Merweville: a drought stricken Karoo Town – the water supply turned around with teamwork
Merweville is a special and charming little town located in the central Karoo: quaint; tidy; peaceful; crime-free; with stunning night skies and lovely people. However, it has been in the grips of a serious drought for many years. The town is entirely dependent on boreholes for its water supply. The situation was particularly dire in December 2020 with the main reservoir leaking and being under-sized; the borehole water levels close to pump inlets; and the boreholes themselves substandard. Even with severe water restrictions, fresh water had to be brought in by tankers to the town.
In a year, the situation has turned around entirely. Funding was made available from a number of
sources and multiple teams sprang into action. A detailed groundwater exploration programme commenced (which built on the detailed knowledge GEOSS already had of the existing situation); the civil consulting engineers (Zutari) commenced with planning and building a new reservoir (500 KL) and repair of the existing reservoir (200 KL). Piping infrastructure was repaired. Borehole drilling also took place successfully (success being defined as not drilling a dry borehole – the geology is not favourable in the area and successful boreholes are in the range of 1 800 – 3 600 L/hr (i.e. 0.5 – 1 L/s).
The borehole yields were correctly yield tested according to SANS 10299-4 and borehole operational guidelines established and aquifer parameters calculated. This information was passed on to the client, the consulting engineers and TG Elektries. The instructions were carefully followed and the existing boreholes upgraded and the new boreholes equipped. Eskom brought supply lines to the new boreholes that were farther away from town.
In addition, boreholes were also equipped with solar power supply as electrical load shedding has a huge impact on ensuring the reservoirs have sufficient water. The low borehole yields mean the “supply vs requirement” balance is extremely delicate. The boreholes were equipped with water level loggers; flow meters; VSDs and much more, all integrated onto a single cloud-based telemetry system which enables the monitoring and control of the entire system on-line. Integ built the system, ensuring the hydrogeologists; engineers, scheme operators and managers all have access to the data they require . The hydrogeologists carefully ensure the Solar supply to the boreholes and sustainability of supply from each borehole and the associated infrastructure. overall operation of the supply scheme on a regular basis.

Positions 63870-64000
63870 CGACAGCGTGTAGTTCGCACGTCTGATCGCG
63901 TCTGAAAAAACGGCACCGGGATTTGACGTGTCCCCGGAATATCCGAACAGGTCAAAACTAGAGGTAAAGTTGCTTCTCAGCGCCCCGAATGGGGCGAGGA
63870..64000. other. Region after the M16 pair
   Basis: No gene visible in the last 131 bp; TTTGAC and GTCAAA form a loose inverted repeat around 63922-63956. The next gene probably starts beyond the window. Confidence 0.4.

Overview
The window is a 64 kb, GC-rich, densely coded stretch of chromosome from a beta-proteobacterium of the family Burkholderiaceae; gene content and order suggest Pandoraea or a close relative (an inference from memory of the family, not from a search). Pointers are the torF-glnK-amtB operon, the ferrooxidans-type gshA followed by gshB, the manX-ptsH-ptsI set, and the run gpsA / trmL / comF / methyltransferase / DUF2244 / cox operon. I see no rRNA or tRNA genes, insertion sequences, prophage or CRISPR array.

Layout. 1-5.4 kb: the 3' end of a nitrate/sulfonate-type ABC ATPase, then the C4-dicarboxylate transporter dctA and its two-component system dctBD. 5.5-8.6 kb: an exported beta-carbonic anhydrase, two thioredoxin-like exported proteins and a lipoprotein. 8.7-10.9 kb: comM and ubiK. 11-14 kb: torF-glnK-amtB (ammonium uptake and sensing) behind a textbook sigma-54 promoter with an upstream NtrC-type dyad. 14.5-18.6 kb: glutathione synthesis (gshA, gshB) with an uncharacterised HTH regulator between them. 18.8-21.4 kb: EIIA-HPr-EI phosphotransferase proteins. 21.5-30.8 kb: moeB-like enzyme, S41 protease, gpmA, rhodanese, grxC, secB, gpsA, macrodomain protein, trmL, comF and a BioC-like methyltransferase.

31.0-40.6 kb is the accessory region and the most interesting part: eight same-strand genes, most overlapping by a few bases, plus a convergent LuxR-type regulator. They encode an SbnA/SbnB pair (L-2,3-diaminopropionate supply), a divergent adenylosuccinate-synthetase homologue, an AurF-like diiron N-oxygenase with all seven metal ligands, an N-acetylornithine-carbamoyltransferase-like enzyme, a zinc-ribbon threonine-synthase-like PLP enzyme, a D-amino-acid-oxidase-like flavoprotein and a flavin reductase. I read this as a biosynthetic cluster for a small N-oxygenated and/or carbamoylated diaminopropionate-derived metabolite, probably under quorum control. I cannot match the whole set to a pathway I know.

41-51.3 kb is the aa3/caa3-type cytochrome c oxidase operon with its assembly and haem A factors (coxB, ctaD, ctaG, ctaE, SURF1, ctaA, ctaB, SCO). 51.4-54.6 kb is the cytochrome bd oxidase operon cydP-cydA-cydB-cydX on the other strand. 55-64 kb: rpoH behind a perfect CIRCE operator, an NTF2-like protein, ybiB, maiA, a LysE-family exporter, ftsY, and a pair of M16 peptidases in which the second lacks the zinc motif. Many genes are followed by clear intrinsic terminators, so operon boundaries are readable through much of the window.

So, in December 2021 - a year later, the town supply was completely stable and reservoirs basically full, never dipping below the safe reservoir levels. The entire scheme is easily monitored daily and problems with supply are immediately evident (alarm systems are built-in). In addition to the many positive attributes of the town, it fortunately also has good water quality and as mentioned is crime-free, so the water supply is not affected by vandalism. In addition, good rains were received this summer. Water restrictions have been relaxed and the supply times increased. The scheme still remains in a delicate (yet stable) balance and to increase assurance of supply, additional boreholes still have to be added to the network. To ensure the continued success of the scheme, it is absolutely critical that funds are available for the continued maintenance of the scheme and the ability to repair breakdowns must be quick and cost-effectively implemented.
So, the team work on this project has been outstanding. The Department of Water and Sanitation; the Western Cape Department of Local Government, Eskom, the Beaufort West Municipality, Zutari (the consulting engineers), De Jagers Loodgieter Kontrakteurs (the Civil Engineering Contractor); GEOSS (the hydrogeologists); TG Elektries (borehole equipping and all related infrastructure); Integ (entire data integration and telemetry), and the multitude of sub-contractors involved in the reservoir construction, piping, electrification (and so much more), have contributed to this flag-ship project. It can be done!
Written by: J. Conrad – GEOSS South Africa (Pty) Ltd (2 March 2022)Last published 25 March 2022